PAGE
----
January 16, 2023
Widespread changes in the Europe-wide electronic invoicing regulation have been taking place in recent years. However, only one European country — Italy — has fully rolled out electronic invoicing nationally. The country transformed its invoicing requirements to make e-invoicing obligatory for most entities (B2B, B2C, B2G (business to government)) in 2019.
As of 2023, many European countries are in the pipeline of adopting electronic invoicing regulations.
Why is the e-invoicing transformation happening now?
Electronic invoicing provides many benefits to governments, taxation authorities, and businesses. E-invoices make VAT reporting easier, bring more transparency, and simplify business-government relationships. For businesses, e-invoicing allows them to digitalize and automate business processes and speeds up bureaucratic procedures.
However, the main obstacle to an earlier and more active e-invoicing transformation is the European Directive No. 2006/112/EC or the VAT Directive. In the directive, it is described that the invoice recipient must consent when the seller wants to issue an invoice electronically — which would make obligatory e-invoicing impossible. To make e-invoicing mandatory, countries have to receive a special derogation from the European Union, just like Italy did in 2018.
Status quo: e-invoicing in the EU
Most countries on the way to e-invoicing implementation begin by making B2G e-invoicing mandatory. In such instances, businesses providing services or selling goods to governmental institutions have to provide digital invoices via special-built platforms. Among countries with e-invoicing for B2G are the Netherlands, Lithuania, Estonia, Poland, Finland, Norway, Denmark, Sweden, Czechia, Spain, France, Serbia, Luxembourg, and Portugal. Some more countries — Belgium, Austria, and Germany — have partial B2G e-invoicing requirements. In Austria, e-invoicing is mandatory in cases of some contracts, and in Belgium and Germany — in a limited number of administrations, with the plan to further extend the requirement.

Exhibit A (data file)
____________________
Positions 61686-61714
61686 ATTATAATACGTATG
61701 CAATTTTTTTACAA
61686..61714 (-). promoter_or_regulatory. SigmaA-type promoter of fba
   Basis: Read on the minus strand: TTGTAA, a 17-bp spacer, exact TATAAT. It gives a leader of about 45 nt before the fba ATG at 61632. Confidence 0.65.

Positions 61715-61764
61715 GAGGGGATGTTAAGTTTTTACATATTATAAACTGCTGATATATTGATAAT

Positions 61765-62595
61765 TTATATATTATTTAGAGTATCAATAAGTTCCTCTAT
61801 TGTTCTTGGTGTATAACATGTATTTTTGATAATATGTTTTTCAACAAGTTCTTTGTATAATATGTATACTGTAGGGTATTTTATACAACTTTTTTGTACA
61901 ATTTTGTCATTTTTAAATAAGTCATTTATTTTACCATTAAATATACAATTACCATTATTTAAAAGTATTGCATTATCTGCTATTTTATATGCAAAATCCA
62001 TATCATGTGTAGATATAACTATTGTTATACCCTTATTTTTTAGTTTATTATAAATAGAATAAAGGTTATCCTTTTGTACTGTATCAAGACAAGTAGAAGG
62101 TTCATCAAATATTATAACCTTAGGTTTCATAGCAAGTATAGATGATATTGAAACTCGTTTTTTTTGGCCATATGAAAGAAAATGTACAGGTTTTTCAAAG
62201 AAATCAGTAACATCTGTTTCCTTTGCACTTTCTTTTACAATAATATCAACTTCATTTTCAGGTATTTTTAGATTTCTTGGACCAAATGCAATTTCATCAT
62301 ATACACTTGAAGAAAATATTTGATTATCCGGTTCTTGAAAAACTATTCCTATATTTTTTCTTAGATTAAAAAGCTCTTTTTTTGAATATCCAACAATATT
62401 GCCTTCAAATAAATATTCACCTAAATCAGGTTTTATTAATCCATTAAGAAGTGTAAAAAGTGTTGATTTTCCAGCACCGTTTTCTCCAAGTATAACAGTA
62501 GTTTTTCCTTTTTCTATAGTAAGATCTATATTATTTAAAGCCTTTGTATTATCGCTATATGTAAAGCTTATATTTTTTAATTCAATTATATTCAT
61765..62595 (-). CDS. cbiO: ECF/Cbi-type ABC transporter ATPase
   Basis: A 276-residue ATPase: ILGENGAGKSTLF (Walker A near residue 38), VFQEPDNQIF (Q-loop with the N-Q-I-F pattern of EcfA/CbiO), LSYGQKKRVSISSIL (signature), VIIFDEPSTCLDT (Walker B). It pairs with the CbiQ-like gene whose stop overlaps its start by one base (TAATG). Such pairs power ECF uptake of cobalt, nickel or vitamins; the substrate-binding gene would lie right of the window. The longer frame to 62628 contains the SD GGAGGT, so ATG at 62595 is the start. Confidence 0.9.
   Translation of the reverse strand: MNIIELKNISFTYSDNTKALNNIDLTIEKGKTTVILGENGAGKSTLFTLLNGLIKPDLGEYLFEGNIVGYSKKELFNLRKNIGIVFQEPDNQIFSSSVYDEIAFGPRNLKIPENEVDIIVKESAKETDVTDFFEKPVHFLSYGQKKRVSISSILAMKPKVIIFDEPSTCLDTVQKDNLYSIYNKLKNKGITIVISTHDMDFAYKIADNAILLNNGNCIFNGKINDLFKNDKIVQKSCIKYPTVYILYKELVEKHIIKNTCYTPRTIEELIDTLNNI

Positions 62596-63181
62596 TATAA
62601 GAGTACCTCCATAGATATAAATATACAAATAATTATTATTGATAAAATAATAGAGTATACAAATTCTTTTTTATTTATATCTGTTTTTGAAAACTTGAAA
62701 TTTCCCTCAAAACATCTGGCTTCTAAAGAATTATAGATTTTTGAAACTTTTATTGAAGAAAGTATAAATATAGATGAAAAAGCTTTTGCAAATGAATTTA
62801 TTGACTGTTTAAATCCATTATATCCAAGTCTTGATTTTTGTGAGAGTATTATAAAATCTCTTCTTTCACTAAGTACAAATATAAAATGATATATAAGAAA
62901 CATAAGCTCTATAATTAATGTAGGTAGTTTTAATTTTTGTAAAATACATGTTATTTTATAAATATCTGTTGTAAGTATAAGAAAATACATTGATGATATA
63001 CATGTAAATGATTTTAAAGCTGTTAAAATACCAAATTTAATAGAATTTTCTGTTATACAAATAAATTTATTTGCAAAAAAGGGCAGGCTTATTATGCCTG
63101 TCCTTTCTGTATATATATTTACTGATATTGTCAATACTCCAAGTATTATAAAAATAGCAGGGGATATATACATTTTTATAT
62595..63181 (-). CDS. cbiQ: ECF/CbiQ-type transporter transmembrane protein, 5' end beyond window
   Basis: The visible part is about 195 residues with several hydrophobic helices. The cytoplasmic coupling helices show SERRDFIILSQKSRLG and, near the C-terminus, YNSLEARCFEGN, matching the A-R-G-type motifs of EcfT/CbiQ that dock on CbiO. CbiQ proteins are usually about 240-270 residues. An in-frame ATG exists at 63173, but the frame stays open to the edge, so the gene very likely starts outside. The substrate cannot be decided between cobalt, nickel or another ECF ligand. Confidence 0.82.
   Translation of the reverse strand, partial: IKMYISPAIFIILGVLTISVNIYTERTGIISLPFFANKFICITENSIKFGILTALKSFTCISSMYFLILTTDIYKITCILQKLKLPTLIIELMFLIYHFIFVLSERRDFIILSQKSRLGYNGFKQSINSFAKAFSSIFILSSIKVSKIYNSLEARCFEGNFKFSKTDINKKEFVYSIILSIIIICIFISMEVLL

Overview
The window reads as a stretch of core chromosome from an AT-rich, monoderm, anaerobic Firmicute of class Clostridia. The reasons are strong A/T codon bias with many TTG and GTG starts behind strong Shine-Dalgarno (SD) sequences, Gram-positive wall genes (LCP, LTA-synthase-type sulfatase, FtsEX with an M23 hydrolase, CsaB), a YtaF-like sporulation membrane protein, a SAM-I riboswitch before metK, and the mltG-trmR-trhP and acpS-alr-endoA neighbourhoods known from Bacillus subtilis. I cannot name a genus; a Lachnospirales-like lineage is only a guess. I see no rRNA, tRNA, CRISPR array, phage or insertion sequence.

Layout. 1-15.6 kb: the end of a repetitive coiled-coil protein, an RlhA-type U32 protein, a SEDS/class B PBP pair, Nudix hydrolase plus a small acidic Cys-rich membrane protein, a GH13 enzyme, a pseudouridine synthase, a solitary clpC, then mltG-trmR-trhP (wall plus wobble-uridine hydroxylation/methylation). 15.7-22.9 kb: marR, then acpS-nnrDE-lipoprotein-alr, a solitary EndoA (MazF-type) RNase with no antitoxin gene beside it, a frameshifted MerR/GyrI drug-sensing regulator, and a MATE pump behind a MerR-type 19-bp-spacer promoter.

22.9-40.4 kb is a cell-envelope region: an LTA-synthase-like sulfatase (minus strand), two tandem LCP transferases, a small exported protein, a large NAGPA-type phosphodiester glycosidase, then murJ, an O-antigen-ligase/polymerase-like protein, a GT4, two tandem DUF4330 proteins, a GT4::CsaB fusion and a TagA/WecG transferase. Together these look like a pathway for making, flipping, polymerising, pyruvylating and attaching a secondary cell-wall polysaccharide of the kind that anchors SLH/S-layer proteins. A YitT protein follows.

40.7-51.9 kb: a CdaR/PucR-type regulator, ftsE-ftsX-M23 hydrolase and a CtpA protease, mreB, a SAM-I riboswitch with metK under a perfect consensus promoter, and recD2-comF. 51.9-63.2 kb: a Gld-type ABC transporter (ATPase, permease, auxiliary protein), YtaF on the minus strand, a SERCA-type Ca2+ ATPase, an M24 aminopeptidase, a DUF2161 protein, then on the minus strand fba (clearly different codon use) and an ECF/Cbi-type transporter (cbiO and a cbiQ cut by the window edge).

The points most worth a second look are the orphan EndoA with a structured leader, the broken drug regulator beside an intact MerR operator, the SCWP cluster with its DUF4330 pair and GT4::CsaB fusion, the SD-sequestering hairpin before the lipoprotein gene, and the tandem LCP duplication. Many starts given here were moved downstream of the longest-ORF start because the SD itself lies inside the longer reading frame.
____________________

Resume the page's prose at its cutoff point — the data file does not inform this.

From the perspective of the private sector —more and more countries have announced the intention to make e-invoicing obligatory in the upcoming several years.
Most countries choose their own platforms for e-invoicing processing, which requires infrastructure preparations. There are some shared standards throughout the EU, but generally, countries rely on national platforms similar to the Italian SDI. Some examples of the platforms include France’s Chorus PRO, Germany’s central administrations’ ZRE, and Poland’s KSEF.
Some countries, such as Belgium, Norway, and the Netherlands, base their platforms on the UBL (OpenPEPPOL) format, which allows for easy adjustments to build their own platforms. This step could potentially help in the case of crossborder e-invoicing cases.
Together with e-invoicing, countries are implementing digital tax compliance regulations and SAF-T protocol. With e-invoices, continuous transaction control (CTC) is spread. Among countries adopting the SAF-T protocol are Portugal, Luxembourg, Austria, Poland, Norway, and Romania. Spain, Germany, and Greece have their own protocols (SII, E-Bilanz, and myDATA, respectively).
E-invoicing outside the EU
There are no directives stopping e-invoicing development outside the EU. Therefore, several countries have already implemented electronic invoicing mandates. Among them is Saudi Arabia, which started the second phase of implementation in 2023. The UAE began the transformation in 2022. Egypt made e-invoicing mandatory for B2B transactions in 2021, with plans to extend to B2C sales. Australia chose to use the PEPPOL infrastructure and plans to fully implement e-invoicing by 2025.
Preparing for your transformation?
If you own or manage a business and are preparing for digital transformation, e-invoicing is an important area for consideration. If you need any help with your tax compliance throughout the process, make sure to reach out to 1StopVAT’s team for professional support.